2. The Group Brings Critical Expertise to the Table

The Reference Group can bring other critical expertise and information to the table:

  • Line managers help in costing and valuing operational impacts in their own areas.
  • Financial experts can connect the business case subject with the organizations long-range business plan (a vital connection, when assigning value to strategic benefits). They can explain budget issues, financial constraints, and how spending decisions are made.
  • Human resource specialists can help assess the personnel impacts of a proposed action: job levels required, average salary and overhead costs, training requirements, hiring costs, for example. HR expertise is especially welcome when decision alternatives include, hire from within, hire externally, and outsource.
  • Senior managers from the highest levels can help identify and prioritize organizational objectives?business performance objectives, financial objectives, operational objectives, and still other objectives. This provides a solid basis for estimating benefit values and for recommending actions.

In brief, the case will be a better case with cross-functional, cross-organizational input from the  Group. That much of the teams role is obvious. Other roles for the team are less obvious but may be even more important.

3. The Group Spreads the Sense of Ownership

The Reference Group can be the vehicle for spreading a sense of ownership for your business case widely beyond the case-building project team. It is a simple reality that people who help build something naturally begin to feel some ownership for it. In meetings and discussions, team members contribute to case design and development. Inevitably, it becomes their case coming up for review instead of just your case.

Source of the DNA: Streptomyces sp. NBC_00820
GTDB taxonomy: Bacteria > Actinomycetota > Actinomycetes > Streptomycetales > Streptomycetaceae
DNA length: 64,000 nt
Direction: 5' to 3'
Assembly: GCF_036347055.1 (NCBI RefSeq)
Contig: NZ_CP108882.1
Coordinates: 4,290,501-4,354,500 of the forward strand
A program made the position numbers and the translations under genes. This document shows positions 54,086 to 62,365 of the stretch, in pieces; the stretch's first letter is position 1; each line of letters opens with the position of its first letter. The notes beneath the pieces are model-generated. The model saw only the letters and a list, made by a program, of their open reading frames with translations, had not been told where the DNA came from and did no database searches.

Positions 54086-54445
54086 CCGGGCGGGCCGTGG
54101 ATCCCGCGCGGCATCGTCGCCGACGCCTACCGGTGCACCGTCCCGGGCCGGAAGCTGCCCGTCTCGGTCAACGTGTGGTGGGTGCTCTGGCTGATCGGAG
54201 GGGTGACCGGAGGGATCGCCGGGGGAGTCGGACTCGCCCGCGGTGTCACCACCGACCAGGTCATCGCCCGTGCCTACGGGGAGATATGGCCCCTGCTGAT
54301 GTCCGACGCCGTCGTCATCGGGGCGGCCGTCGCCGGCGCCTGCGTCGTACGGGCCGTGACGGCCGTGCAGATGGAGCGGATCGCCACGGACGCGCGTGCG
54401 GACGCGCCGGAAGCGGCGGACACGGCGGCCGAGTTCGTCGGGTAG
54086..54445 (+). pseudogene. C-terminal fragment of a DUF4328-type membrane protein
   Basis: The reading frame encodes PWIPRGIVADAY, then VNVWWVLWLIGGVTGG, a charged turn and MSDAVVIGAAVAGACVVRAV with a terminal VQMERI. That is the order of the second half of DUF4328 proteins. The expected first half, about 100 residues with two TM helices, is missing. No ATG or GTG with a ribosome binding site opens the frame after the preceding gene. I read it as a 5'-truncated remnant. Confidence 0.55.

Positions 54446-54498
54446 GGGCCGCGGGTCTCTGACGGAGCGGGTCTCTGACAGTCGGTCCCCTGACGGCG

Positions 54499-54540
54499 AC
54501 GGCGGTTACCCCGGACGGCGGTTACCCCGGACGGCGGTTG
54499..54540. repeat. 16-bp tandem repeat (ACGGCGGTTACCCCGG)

A shared sense of ownership is desirable: People do not want what they work on to fail.

4. The Group Signals Methods, Rationale, and Expectations

Do not assume that your audience will automatically appreciate your business case on its own merits simply from reading the finished document or listening to a presentation of results. A case is not successful until it is communicated successfully, and a complete business case has a lot to communicate.

In order to properly evaluate a case, your audience must understand several important elements fully. They must understand:

  • Which assumptions are most important. This means understand which assumptions play the major role in controlling results.
  • Your cost model. This provides the rules for deciding which costs are relevant for the case.
  • Your benefits rationale—the logic that legitimizes benefits for the case.
  • Important risks and contingencies.

(Read an overview of these case essentials in the best selling books , Business Case Essentials or the Business Case Guide).

It is not easy to grasp these points with a single reading of a report or a short presentation by the author. The author can meet some of this challenge by using the Reference Group as a communications channel during the case-building project. It is better not to wait until the final results are in, to begin communicating important methods and rationale behind them.